# Draft (hull)

The draft or draught of a ship's hull is the vertical distance between the waterline and the bottom of the hull (keel), with the thickness of the hull included; in the case of not being included the draft outline would be obtained. Draft determines the minimum depth of water a ship or boat can safely navigate.[citation needed] The draft can also be used to determine the weight of the cargo on board by calculating the total displacement of water and then using Archimedes' principle. A table made by the shipyard shows the water displacement for each draft. The density of the water (salt or fresh) and the content of the ship's bunkers has to be taken into account. The closely related term "trim" is defined as the difference between the forward and aft drafts.[1]

In commercial ship operations, the ship will usually quote the mean draft as the vessel's draft. However in navigational situations, the maximum draft, usually the aft draft, will be known on the bridge and will be shared with the pilot.

The draft of a ship can be affected by multiple factors, not considering the rise and fall of the ship by displacement:

The drafts are measured with a "banded" scale, from bow and to stern, and for some ships, the average perpendicular measurement is also used. The scale may use traditional English units or metric units. If the English system (Imperial units) is used, the bottom of each marking is the draft in feet and markings are 6 inches high. In metric marking schemes, the bottom of each draft mark is the draft in decimeters and each mark is one decimeter high.

Larger ships try to maintain an average water draft when they are light (without cargo), in order to make a better sea crossing and reduce the effects of the wind (high center of velic force). In order to achieve this they use sailing ballasts to stabilize the ship, following the unloading of cargo.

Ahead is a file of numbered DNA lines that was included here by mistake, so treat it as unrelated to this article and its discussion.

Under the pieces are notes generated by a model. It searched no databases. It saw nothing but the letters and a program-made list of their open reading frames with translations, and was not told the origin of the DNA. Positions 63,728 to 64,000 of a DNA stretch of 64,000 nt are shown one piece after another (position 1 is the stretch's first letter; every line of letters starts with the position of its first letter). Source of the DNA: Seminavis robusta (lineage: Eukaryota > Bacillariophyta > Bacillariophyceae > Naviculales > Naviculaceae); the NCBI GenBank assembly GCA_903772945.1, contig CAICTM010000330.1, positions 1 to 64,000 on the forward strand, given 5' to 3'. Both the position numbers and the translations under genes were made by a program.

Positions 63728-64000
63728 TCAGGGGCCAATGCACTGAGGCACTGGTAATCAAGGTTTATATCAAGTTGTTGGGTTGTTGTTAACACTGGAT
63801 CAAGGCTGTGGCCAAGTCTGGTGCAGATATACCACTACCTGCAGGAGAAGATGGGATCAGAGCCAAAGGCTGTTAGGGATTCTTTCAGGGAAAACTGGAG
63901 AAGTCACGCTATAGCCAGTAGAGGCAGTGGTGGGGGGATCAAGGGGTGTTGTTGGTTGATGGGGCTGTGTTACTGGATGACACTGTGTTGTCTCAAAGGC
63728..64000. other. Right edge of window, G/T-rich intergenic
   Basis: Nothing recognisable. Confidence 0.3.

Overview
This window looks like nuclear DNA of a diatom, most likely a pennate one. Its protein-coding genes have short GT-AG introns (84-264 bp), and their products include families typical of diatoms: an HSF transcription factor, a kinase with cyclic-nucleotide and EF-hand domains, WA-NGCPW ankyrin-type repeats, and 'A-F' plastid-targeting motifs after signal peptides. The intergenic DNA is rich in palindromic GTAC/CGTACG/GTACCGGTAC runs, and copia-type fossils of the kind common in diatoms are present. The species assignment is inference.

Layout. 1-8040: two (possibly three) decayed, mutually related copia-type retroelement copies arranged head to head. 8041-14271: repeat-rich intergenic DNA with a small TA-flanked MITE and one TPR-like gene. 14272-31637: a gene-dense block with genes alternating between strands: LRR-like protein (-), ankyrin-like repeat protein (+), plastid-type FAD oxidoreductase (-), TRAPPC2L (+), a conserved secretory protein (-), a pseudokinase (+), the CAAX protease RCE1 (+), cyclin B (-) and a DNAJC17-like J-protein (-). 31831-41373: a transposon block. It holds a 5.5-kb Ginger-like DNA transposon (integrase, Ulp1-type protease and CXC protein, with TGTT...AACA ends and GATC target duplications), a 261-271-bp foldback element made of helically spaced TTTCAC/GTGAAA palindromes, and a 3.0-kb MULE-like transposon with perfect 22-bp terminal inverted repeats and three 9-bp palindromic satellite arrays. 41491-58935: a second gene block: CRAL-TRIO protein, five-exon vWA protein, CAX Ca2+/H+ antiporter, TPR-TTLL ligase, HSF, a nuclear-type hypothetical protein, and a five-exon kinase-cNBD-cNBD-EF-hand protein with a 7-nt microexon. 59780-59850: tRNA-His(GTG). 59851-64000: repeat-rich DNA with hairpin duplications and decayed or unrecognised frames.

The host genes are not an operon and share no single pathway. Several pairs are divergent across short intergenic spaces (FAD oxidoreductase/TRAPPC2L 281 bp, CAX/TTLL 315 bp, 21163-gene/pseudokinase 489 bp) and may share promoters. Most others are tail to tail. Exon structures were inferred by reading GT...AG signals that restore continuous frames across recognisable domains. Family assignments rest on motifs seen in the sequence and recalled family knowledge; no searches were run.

The water draft of a large ship has little direct link with its stability because stability depends solely on the respective positions of the metacenter of the hull and the center of gravity. It is also true, however, that a "light" ship has quite high stability which can lead to implying too much rolling of the ship (due to memory). A fully laden ship (with a large draft) can have either a strong or weak stability, depending upon the manner by which the ship is loaded (height of the center of gravity).

The draft of ships can be increased when the ship is in motion in shallow water, a phenomenon known as squat (nautical term for the hydrodynamic effect of lower pressure pulling the ship down as it moves).

Draft is a significant factor limiting navigable waterways, especially for large vessels. This includes many shallow coastal waters and reefs, but also some major shipping lanes. Panamax class ships—the largest ships able to transit the Panama Canal—do have a draft limit (and an "air draft" limit for passing under bridges) but are usually limited by beam, or sometimes length overall, for fitting into locks. However, ships can be longer, wider and higher in the Suez Canal, the limiting factor for Suezmax ships is draft. Some supertankers are able to transit the Suez Canal when unladen or partially laden, but not when fully laden.